, Volume 92, Issue 1, pp 21-37

A model of the saccade-generating system that accounts for trajectory variations produced by competing visual stimuli

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Abstract.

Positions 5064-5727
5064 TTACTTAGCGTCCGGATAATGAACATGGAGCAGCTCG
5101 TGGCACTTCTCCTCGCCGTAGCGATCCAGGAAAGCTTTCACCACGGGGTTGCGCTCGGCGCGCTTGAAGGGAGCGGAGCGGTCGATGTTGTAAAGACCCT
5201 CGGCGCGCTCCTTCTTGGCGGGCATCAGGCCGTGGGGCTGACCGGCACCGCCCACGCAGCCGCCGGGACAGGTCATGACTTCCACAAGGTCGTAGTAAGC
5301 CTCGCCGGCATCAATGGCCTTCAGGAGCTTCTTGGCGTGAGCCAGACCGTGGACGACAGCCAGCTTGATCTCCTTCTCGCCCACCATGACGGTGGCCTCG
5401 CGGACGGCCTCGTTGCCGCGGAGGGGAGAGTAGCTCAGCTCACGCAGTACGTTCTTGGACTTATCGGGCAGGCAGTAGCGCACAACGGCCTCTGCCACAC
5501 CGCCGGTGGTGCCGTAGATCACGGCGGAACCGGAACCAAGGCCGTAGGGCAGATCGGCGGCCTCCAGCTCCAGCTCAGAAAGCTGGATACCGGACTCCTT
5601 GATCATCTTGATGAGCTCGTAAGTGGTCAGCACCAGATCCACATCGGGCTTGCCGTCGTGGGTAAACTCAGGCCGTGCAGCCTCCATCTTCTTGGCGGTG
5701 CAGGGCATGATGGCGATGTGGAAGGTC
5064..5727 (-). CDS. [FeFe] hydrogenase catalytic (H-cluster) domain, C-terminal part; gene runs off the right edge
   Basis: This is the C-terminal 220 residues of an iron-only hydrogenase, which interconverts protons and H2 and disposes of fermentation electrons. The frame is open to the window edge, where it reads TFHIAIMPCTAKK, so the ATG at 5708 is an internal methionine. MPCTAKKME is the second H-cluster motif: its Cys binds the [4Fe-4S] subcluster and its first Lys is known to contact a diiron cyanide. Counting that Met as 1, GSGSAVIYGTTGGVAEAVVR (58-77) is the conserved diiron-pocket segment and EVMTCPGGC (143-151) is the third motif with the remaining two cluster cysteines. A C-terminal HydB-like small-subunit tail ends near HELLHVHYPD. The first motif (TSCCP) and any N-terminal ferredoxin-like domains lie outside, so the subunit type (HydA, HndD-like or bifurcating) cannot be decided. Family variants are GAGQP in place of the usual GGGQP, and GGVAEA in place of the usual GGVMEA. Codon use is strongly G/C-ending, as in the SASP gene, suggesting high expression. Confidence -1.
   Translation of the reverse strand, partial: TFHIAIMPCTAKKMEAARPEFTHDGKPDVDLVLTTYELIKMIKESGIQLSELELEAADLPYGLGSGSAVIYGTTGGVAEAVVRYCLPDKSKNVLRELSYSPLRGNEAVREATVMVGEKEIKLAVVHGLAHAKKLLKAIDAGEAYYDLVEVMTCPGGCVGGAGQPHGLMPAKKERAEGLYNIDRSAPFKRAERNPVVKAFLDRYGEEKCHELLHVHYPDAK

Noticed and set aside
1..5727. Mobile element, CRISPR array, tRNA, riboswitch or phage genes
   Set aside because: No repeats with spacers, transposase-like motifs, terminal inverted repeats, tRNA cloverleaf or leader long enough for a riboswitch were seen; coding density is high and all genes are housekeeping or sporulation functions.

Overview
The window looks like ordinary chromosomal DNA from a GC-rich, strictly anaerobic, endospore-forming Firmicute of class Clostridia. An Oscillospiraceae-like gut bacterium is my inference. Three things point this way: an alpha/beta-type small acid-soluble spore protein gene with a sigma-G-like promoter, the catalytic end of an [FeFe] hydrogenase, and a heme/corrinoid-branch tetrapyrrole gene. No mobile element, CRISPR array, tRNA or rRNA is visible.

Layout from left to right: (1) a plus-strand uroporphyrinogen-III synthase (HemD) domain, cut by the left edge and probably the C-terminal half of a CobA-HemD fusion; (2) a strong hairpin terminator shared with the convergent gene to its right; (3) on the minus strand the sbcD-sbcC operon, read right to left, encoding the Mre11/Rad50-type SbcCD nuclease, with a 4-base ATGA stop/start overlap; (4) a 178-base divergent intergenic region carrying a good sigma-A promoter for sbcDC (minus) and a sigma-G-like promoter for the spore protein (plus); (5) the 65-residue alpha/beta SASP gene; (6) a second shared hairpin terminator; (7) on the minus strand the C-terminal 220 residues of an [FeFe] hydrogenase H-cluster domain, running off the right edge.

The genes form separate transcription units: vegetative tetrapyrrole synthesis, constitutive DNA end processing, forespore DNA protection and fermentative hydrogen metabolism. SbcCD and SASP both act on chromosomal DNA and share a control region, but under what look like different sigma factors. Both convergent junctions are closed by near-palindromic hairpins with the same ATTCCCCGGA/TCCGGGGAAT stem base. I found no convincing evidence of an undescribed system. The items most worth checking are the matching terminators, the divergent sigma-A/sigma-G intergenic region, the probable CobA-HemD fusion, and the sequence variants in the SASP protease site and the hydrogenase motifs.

Variable saccade trajectories are produced in visual search paradigms in which multiple potential target stimuli are present. These variable trajectories provide a rich source of information that may lead to a deeper understanding of the basic control mechanisms of the saccadic system. We have used published behavioral observations and neural recordings in the superior colliculus (SC), gathered in monkeys performing visual search paradigms, to guide the construction of a new distributed model of the saccadic system. The new model can account for many of the variations in saccade trajectory produced by the appearance of multiple visual stimuli in a search paradigm. The model uses distributed feedback about current eye motion from the brainstem to the SC to reduce activity there at physiologically realistic rates during saccades. The long-range lateral inhibitory connections between SC cells used in previous models have been eliminated to match recent physiological evidence. The model features interactions between visually activated multiple populations of cells in the SC and distributed and topologically organized inhibitory input to the SC from the SNr to produce some of the types of variable saccadic trajectories, including slightly curved and averaging saccades, observed in visual search tasks. The distributed perisaccadic disinhibition of SC from the substantia nigra (SNr) is assumed to have broad spatial tuning. In order to produce the strongly curved saccades occasionally recorded in visual search, the existence of a parallel input to the saccadic burst generators in addition to that provided by the distributed input from the SC is required. The spatiotemporal form of this additional parallel input is computed based on the assumption that the input from the model SC is realistic. In accordance with other recent models, it is assumed that the parallel input comes from the cerebellum, but our model predicts that the parallel input is delayed during highly curved saccadic trajectories.